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 Trade mark searching

Trade mark searching: A glimpse into the future?

September 4, 2012

 Trade mark registration is the way to own a brand name, and regular readers will likely appreciate the importance of taking steps to ensure their brands are available, and securing them early on when launching new products or services.

In line with such good practice, businesses typically register trade marks well in advance of their new products hitting the market place, and this can have an interesting side effect: speculation.

The trade mark registers are public, which means that anyone can commission a search to discover whether someone has already claimed rights to a brand name they are considering before they invest on marketing, graphics, websites and so on. This is a central function of the registers, putting others on notice of your rights, and as part of the registration process trade mark applications are in fact advertised in a journal, giving other businesses the opportunity to object if, for example, a mark applied for is confusingly similar to their own.

So, some months before a mark is registered it will be available for inspection, giving journalists a useful source of information when speculating on new product releases. For example, the likely name of a new LucasArts game was ‘leaked’ when the company filed an application to register the trade mark Star Wars: First Assault,  and also registered the domain name; an application for a logo in May offered some insight into the progress made  by Everything Everywhere in rolling out its new 4G services; and Capcom’s filings suggest that the company is developing a new game, Ninja Arms.  The way companies deal with their existing registrations can also shed some light on the lifetime of their products and services, in that failure to renew a registration might be interpreted as a sign that product won’t be on the shelves for much longer.  Similarly, failing to maintain a registration could suggest that a business is in difficulty – recently Sony let its registration for The Last Guardian lapse, taken by some as an indication that the game, in development for some time, will never see the light of day.  On the other hand, it could just be a sign that something has been overlooked by their trade mark representatives.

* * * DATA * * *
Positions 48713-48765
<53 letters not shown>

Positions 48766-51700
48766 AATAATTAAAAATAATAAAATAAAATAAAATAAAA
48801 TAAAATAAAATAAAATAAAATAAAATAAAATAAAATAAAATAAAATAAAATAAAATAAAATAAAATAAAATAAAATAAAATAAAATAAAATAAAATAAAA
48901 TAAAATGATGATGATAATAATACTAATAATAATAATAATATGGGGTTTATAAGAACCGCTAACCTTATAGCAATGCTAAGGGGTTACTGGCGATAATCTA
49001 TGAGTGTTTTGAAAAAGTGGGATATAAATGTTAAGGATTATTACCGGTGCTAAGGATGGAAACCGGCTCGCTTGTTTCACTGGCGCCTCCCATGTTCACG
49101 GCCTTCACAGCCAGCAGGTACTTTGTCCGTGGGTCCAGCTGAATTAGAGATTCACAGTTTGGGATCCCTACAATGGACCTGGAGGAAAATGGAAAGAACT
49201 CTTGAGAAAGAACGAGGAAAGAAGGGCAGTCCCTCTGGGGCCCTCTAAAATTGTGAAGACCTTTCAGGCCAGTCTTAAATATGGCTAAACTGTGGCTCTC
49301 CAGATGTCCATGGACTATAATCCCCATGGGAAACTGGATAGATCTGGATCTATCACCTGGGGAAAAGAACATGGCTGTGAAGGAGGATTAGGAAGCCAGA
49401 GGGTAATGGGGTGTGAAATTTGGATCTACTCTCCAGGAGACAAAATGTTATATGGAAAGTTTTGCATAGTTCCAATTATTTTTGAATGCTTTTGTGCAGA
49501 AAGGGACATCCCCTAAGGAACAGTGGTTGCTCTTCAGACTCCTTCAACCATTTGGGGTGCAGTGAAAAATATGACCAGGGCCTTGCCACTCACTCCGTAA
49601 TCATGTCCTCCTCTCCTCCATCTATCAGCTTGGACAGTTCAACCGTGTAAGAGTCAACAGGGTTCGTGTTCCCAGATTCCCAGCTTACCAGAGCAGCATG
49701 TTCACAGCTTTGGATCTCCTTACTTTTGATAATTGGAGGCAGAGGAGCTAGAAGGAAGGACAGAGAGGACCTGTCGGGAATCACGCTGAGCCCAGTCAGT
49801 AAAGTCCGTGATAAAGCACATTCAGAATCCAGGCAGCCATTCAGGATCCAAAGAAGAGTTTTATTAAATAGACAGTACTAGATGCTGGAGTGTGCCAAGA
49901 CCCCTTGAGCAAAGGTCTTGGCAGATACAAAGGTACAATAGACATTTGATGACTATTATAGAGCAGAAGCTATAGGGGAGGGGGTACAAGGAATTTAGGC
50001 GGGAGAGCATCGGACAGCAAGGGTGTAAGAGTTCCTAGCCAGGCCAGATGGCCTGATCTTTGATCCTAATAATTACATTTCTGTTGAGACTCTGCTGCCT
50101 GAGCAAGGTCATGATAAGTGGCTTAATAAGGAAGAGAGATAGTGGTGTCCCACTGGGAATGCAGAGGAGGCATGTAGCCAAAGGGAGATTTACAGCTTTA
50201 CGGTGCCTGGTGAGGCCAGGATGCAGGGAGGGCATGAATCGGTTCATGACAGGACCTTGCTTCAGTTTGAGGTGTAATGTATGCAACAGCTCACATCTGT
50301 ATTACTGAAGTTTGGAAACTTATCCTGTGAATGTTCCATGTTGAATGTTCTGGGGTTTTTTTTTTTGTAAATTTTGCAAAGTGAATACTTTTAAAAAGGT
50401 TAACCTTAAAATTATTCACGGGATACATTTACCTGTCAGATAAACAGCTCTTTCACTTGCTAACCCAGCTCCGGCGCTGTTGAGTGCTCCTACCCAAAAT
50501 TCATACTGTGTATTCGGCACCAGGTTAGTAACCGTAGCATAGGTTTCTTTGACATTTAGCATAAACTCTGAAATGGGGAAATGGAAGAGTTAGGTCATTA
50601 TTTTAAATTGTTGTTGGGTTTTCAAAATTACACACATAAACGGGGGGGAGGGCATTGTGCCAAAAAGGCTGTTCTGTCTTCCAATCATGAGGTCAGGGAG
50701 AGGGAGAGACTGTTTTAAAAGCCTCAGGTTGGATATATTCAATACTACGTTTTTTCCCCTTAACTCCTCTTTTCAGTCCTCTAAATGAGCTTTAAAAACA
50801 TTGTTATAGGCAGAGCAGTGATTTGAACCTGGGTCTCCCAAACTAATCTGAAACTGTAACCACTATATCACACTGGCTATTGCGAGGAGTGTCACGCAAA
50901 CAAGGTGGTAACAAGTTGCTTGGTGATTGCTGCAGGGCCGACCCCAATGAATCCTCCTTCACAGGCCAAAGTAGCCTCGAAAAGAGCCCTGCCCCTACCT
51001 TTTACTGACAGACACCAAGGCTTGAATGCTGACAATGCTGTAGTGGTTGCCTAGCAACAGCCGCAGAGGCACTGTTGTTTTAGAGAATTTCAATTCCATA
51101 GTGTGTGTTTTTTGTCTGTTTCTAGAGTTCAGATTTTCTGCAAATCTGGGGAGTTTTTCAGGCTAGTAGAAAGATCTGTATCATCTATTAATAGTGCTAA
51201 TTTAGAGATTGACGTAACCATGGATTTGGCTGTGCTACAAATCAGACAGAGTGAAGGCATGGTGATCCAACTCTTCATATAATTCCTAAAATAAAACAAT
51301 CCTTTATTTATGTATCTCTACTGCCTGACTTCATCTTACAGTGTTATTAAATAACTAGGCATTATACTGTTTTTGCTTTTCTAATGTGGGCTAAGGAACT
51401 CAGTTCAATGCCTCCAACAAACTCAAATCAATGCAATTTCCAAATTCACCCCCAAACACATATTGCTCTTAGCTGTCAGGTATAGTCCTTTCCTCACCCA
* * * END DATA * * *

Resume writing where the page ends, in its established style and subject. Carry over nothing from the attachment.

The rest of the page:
So, if you suspect that a competitor intends to launch a new lineup, a trade mark search could give you valuable intelligence, by identifying marks they are in the process of registering. On the same note, by applying to register marks you plan to use, you will deter competitors from using similar brands, and reduce the risk of confusion.